Some people in other countries find it odd that kids go to daycare from the age of one and are taken care of all day. After a long parental leave, the parents are keen to get back to work. The idea of a child staying at home with one parent is strange here. The kid is going to spend the vast majority of their life in situations featuring a number of others — school classes, jobs with colleagues. Why stunt that development by keeping them at home? Get them into a daycare so they can start learning how to interact with the people they’ll spend the rest of their lives with. Society.
The result is clear across the nation. People have tightly-formed social networks of friends, many of them old friends from school or higher education. Often so tight that outsiders — especially people new to Denmark — have a difficult time elbowing into these circles of friends. This loyalty to a strong circle of friends can resemble a mirror version of society at large. We’re in it together, for better or worse.
Interestingly, Danes are the nation in Europe that socialise with their work colleagues the least. Their tightly-knit social groups don’t extend to colleagues. But then their colleagues also have their own social groups.
Teacher-Student — feat. Parents
Another interesting experience is the parent-teacher meetings that are held twice a year. The kid is present, with the parents, and the greatest detail is that we, the parents, are basically flies on the wall. It’s a direct line between educator and student, where they are given feedback about the different classes. We can ask questions if we have any, but 95% of the eye contact is between teacher and student.
There is no referring to the kid in the third person as they sit right there between us. No grown-up talk about the kid who sits subserviently and listens. Nah. Only treating the student with the respect they deserve.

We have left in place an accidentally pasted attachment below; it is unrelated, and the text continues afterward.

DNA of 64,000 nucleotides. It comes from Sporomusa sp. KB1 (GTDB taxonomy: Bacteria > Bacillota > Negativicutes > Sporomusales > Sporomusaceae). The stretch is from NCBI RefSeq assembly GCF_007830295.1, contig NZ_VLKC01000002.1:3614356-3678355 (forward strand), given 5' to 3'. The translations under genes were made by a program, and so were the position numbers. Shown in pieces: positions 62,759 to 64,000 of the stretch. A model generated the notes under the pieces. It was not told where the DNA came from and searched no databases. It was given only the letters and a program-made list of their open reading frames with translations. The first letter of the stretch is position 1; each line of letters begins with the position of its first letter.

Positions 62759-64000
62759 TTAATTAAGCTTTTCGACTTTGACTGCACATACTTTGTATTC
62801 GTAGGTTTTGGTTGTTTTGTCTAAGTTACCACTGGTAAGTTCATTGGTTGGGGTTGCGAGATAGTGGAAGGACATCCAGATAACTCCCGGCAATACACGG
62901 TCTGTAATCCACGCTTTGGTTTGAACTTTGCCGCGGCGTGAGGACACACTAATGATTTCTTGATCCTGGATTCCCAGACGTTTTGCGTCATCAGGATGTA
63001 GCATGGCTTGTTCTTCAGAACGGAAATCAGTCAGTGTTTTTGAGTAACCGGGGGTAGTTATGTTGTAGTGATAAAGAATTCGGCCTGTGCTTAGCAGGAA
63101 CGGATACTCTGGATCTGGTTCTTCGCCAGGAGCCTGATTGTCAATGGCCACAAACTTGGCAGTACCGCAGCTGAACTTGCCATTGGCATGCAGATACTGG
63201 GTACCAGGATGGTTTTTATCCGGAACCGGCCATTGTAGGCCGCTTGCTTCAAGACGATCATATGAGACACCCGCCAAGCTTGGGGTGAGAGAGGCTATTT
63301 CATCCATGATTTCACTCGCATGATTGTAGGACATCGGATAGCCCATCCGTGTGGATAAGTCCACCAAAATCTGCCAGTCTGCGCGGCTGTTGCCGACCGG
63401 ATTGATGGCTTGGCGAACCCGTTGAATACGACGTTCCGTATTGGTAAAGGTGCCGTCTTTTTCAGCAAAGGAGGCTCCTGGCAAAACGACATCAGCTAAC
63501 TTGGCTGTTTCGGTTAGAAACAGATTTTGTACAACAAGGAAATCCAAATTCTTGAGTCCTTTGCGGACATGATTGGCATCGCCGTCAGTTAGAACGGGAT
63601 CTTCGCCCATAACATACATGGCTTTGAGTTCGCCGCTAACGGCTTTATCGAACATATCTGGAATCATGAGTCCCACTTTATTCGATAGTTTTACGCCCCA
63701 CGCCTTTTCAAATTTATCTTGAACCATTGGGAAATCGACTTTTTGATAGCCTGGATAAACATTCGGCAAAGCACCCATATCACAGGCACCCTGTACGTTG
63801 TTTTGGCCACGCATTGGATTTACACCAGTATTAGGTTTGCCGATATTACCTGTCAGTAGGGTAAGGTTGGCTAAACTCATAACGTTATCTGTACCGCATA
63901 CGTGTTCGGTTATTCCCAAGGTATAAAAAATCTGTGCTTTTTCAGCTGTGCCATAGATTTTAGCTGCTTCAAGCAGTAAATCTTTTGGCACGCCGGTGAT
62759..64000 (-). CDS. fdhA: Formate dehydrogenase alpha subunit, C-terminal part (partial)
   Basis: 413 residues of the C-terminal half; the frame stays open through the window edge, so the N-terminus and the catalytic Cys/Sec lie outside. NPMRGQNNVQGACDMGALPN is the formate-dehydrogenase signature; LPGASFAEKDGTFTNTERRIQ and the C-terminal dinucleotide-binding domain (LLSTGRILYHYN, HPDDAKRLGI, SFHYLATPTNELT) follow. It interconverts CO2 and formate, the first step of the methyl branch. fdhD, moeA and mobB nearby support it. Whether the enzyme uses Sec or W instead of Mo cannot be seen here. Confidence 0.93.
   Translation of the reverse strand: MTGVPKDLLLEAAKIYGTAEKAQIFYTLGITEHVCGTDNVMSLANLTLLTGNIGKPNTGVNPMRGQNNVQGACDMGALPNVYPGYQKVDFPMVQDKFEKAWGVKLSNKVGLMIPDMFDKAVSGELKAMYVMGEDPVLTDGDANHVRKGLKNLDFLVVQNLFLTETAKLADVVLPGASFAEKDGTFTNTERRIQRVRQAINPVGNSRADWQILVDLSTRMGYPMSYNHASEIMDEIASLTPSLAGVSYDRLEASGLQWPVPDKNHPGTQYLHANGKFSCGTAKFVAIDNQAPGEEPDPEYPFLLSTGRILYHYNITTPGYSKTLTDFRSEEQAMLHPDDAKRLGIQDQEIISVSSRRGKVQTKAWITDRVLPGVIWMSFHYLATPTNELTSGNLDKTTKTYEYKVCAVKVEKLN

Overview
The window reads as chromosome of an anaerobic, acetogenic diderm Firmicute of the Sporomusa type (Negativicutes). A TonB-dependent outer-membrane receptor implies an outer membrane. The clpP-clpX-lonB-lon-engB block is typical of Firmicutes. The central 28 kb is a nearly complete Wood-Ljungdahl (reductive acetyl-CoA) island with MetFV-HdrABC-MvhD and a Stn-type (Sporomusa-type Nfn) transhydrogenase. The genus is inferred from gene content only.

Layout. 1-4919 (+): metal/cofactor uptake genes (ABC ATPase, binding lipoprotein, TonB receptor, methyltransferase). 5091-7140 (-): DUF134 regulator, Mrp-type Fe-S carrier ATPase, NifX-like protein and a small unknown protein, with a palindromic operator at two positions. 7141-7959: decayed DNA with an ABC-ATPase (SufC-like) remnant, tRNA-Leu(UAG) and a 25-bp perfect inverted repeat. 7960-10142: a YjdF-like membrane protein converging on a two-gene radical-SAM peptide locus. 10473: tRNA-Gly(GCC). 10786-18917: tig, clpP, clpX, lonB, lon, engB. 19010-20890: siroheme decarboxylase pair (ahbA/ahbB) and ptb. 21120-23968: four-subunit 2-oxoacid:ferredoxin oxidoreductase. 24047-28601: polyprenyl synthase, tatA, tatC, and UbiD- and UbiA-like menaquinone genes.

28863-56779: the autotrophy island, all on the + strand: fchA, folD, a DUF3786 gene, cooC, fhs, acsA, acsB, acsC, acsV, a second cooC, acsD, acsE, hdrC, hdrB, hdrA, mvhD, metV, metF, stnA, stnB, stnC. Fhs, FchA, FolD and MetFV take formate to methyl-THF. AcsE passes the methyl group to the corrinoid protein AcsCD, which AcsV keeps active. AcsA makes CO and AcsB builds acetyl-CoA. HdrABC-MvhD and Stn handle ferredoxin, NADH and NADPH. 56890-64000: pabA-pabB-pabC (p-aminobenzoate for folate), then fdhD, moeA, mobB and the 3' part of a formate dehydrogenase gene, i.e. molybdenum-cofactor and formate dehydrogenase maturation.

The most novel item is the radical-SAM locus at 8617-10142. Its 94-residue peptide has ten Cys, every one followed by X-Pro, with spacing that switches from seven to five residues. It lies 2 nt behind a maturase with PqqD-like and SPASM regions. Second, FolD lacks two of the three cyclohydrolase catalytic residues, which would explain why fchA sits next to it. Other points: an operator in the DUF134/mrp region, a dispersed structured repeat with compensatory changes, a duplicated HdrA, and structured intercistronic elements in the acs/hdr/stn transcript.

Dental and Mental
It came as a great relief to discover that the school system has the backs of the kids regarding medical care. From the moment they enter daycare, they are provided with free dental care. A mobile van in our city, Frederiksberg, rolls around to the daycares and kindergartens throughout the year, given the kids a check up. The parents are given the results every time.
Once they get to school, there is a dentist’s office on site and the kids are all called in regularly for check ups. I get a text message from the City when the kids have visited the school dentist, with a link to a website where I can see all the results, recommendations and even x-rays if applicable.
There is also a school nurse and school pyschologist on site. When my daughter was going through a tough behavourial phase in the first grade, it was impressive to see the school’s commitment to fixing the issues at hand. An arsenal of professionals rallied to get to the bottom of it. It extended to the City, as well, with family advisors provided by the municipality for further consultation.
It’s all a fantastic spider’s web in place to respect children, give them an education and upbringing that is positive, useful and, quite simply, good.